Last Tuesday, a group of climbing enthusiasts took their gear to Teton Boulder Park, where a score system usually reserved for traditional, competitive sports is implemented.

The Town Pump Bouldering Series, put on by Teton County Parks and Recreation, is one of only a few adult rec league sports that have gotten underway this summer as every avenue of recreation navigates its standing amidst the COVID-19 pandemic. Its scoring system is based on the best five routes achieved, with a score ballot set for each route based on difficulty.

“We always assumed the way restrictions started out we wouldn’t be able to,” organizer John Prenner said of the prospect of having a season at all. He said he and adult sports recreation programmer BriAnna Karn went back and forth with the county health officer, ultimately gaining approval to forge ahead beginning last week.

“By and large the people of Jackson are just fantastic,” Prenner said. “We’re very appreciative.”

Making the transition to bouldering in the post-outbreak world easier are the amenities available in climbing gear. The competitors wear facemasks, and they also use a liquid chalk, which Prenner said contains an alcohol level similar to that of a hand sanitizer.

“Every week we clean the boulder with disinfectant as just sort of a precaution,” Prenner said. “Liquid chalk, a product not meant for COVID, actually works and it really helps us.”

Other sports, meanwhile, are either gearing up for their shortened seasons or are still waiting on approval.

Tennis and kickball have the go-ahead, with kickball slated to get underway on July 10 and tennis having gotten underway last Thursday.

Softball and soccer are still in a holding pattern, with the hope being that they can get the green light this month, though recent spikes in COVID cases could put that timetable in jeopardy. Karn said it’s likely there will be only one men’s and one women’s league for softball, whenever it is able to get underway. For kickball, games are staggered so two teams can compete and immediately leave the field for the next set.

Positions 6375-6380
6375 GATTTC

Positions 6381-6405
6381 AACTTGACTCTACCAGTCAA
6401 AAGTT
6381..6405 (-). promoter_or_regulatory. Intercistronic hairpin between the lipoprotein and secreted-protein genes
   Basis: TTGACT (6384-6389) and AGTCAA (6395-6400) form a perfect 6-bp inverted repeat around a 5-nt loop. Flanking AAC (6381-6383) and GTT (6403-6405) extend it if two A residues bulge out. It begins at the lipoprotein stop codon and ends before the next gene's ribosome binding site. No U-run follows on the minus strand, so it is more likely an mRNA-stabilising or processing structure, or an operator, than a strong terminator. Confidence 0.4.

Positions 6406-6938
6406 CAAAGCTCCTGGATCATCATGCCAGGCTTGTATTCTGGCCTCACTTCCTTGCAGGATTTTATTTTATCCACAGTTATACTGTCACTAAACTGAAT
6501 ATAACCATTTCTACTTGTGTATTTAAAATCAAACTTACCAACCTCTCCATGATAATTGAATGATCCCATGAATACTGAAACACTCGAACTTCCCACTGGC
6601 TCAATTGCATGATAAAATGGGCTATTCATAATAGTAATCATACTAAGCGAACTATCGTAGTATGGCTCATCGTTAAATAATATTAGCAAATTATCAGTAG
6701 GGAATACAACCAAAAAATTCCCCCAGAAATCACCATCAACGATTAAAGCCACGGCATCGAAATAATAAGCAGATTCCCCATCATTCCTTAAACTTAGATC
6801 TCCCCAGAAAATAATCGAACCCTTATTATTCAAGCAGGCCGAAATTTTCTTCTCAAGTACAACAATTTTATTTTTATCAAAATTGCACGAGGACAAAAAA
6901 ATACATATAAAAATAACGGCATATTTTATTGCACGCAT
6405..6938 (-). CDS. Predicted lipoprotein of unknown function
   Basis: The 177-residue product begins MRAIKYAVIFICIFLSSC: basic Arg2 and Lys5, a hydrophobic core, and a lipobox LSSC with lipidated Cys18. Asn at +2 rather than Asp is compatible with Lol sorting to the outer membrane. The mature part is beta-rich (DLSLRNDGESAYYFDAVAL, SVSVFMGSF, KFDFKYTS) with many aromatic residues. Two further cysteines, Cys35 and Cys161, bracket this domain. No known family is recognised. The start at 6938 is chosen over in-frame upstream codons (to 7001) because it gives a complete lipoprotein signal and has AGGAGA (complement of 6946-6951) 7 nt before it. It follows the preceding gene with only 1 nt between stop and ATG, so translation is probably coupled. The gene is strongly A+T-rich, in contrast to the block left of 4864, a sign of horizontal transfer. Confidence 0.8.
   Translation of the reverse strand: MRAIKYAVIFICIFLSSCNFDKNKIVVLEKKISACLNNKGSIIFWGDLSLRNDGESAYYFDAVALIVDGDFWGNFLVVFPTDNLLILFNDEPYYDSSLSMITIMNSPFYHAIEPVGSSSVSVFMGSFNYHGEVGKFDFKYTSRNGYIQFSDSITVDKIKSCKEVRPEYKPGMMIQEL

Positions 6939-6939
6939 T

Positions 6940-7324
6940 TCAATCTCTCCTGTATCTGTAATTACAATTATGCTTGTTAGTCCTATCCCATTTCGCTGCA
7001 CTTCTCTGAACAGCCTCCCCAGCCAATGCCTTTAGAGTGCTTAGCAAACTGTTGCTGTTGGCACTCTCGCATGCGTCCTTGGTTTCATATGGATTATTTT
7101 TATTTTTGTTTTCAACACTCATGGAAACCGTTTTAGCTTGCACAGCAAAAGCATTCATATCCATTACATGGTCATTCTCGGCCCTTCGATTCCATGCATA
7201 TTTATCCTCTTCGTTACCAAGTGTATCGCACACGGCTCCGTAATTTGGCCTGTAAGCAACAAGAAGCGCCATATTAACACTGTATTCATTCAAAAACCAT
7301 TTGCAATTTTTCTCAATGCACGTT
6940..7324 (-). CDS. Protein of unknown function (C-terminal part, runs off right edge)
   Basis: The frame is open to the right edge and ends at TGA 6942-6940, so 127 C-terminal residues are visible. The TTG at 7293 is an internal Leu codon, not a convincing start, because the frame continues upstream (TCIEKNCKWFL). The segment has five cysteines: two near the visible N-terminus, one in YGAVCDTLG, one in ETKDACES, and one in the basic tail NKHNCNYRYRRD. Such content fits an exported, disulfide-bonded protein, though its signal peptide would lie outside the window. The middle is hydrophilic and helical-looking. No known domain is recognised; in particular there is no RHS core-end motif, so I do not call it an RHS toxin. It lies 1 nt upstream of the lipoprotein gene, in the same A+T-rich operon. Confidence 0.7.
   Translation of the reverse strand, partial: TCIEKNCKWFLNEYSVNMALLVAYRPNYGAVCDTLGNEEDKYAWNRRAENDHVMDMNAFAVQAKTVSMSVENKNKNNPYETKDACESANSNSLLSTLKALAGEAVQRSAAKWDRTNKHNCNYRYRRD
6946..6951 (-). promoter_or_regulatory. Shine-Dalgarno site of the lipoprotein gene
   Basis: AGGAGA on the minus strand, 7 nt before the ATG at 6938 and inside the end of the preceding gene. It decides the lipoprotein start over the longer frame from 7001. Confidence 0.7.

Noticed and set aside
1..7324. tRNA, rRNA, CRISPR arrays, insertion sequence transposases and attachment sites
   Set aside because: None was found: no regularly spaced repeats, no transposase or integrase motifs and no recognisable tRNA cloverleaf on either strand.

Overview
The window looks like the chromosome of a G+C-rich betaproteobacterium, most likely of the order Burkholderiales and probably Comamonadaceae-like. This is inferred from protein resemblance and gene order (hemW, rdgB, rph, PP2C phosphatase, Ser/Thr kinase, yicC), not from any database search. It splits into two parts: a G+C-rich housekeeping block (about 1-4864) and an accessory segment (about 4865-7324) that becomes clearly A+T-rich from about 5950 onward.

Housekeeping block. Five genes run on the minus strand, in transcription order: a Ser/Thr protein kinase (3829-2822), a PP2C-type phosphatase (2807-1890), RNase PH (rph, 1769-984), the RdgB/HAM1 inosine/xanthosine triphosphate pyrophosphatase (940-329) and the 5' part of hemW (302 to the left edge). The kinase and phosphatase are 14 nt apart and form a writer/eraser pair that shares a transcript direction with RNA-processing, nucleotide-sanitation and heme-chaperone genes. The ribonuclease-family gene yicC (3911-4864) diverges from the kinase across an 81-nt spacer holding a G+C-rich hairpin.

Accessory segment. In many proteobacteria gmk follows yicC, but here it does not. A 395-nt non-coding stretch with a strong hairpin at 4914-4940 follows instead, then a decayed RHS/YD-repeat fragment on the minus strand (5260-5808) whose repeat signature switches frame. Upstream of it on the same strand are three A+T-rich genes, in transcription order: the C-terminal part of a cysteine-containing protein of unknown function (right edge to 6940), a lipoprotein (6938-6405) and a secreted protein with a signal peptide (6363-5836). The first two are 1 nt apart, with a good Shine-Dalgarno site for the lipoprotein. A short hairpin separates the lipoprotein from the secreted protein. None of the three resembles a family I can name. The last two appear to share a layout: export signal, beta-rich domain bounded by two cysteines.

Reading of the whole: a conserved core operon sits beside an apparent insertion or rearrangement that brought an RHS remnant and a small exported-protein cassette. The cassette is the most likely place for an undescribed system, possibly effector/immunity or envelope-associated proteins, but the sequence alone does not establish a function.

Tennis participants are expected to use their own tennis racket, or if they need to borrow one, it will be given to them for the duration of the season. Instructors ask health questions of participants each week to verify they haven’t experienced any COVID symptoms or traveled to a COVID hotspot.

In all, Karn said there isn’t much disappointment among the adult rec sports community with restrictions and delayed seasons. Folks are simply itching to get back to whatever normal looks like in 2020.

“There was a little drop off in participation, but as far as interest goes, people just want to be outside recreating,” Karn said. “They’re just holding their breath for whenever we can really get started.”

Contact Chance Q. Cook at 732-7065,

Sports Editor Chance Cook has lived in rural Pennsylvania, upstate New York and Butte, Montana. He is no stranger to spending time in the woods chasing animals. If you see him out, challenge him to a game of pool. Send tips and questions.

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